Presentation on theme: "Applying for Funding: Two Sides of the Story John Sharpe (CEO, Partners for Youth Inc.) & Mario R. Gravelle (Learning & Innovation Analyst, The Counselling."— Presentation transcript:
Applying for Funding: Two Sides of the Story John Sharpe (CEO, Partners for Youth Inc.) & Mario R. Gravelle (Learning & Innovation Analyst, The Counselling Foundation of Canada)
John Sharpe Strategies to find the right funding source. Approaching a funder without stalking a funder. Developing and submitting a strong (and painless) grant application. Dealing with success and failure. Mario Gravelle Identifying a need: Can you show that a problem exists and prove that a new intervention is needed? How can you ensure that your intervention will be effective and what makes your intervention efficient? What are proposal deal-breakers and deal-makers?
Strategies to find the right funding source Step One: Research, research, and more research (and maybe a bit more research) I.Where to look for relevant information II.What should you be looking for in your investigation Step Two: Relationships, relationships, and more relationships I.Getting to know the funder II.Connecting without asking for funding
Your Funding Request: Preparing/Submitting and Reacting Step One: Identify their guidelines, procedures (and preferences) I.Application process II.Rules to follow III.Third-party feedback IV.Stand out by being professional and respectful Step Two: Wait and react I.The silver lining out of the funding denial II.They said “YES!”, now what?
Applying for Funding: What you Need to Succeed Identifying a need: Can you show that a problem exists and prove that a new intervention is needed? How can you ensure that your intervention will be effective and what makes your intervention efficient? What are proposal deal-breakers and deal-makers?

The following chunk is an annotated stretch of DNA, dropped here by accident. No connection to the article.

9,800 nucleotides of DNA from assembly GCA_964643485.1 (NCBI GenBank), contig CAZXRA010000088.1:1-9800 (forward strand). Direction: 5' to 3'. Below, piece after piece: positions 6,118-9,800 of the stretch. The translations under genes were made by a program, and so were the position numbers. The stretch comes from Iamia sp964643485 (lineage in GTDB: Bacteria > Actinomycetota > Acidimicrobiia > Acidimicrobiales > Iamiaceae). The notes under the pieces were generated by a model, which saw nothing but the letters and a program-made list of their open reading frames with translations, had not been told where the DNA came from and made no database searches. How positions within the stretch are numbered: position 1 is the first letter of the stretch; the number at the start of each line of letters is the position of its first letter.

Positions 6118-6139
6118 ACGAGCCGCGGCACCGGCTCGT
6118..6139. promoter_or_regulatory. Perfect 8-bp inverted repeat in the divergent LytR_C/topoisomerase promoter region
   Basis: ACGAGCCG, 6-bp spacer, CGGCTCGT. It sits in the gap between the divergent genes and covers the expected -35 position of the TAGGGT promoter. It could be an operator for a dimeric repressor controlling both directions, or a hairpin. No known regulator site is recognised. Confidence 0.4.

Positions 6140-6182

Identifying a Need Two steps that show your intervention is required… Step one: Using the right approach to demonstrate that a problem needs to be addressed. “Acts of violence in high schools affect student learnings outcomes in two ways: First, systemic violence in high schools is very disruptive to the student body. Second, disciplinary measures force the perpetrators to miss important classroom time. Violent incidences also impacts staff career outcomes as it leads to poor workplace conditions. It is important to note that violence in high schools has an impact outside of the school setting as expenses incurred to prevent/come to terms with violent incidences (policing; disciplining offenders; and HR costs) are shouldered by the taxpayer. The funds to pay for these unnecessary expenditures could certainly be used in other places.” “Verbal and physical violence in high schools is an ever increasing problem. According to the provincial government, each high school experiences at least three acts of violence (student on student and/or student on staff) per day. This number has doubled in the past ten years. (Provincial Government, Report on High School Violence. 2011)” Step two: Proving that a service gap exists.
Effectiveness Using a Theory of Change to test/prove that your intervention will work. A Theory of Change expresses the underlying theories/beliefs that guide a service delivery strategy and are assumed to be critical for producing positive change. A Theory of Change can be captured in a series of IF-THEN statements: If something is done with or for project participants, then something should change. Case Study: Improving student learning and staff career outcomes by decreasing violence in high schools. Problem identified: Violence (verbal and physical) in high schools (student/student and student/staff) affects student learning outcomes (good grades, graduation rates, and participation in post-secondary education) and staffing conditions (sick days, burnout and turnover). Solution: Design an intervention for students, staff, and caregivers to change behaviours that will reduce violence in high schools.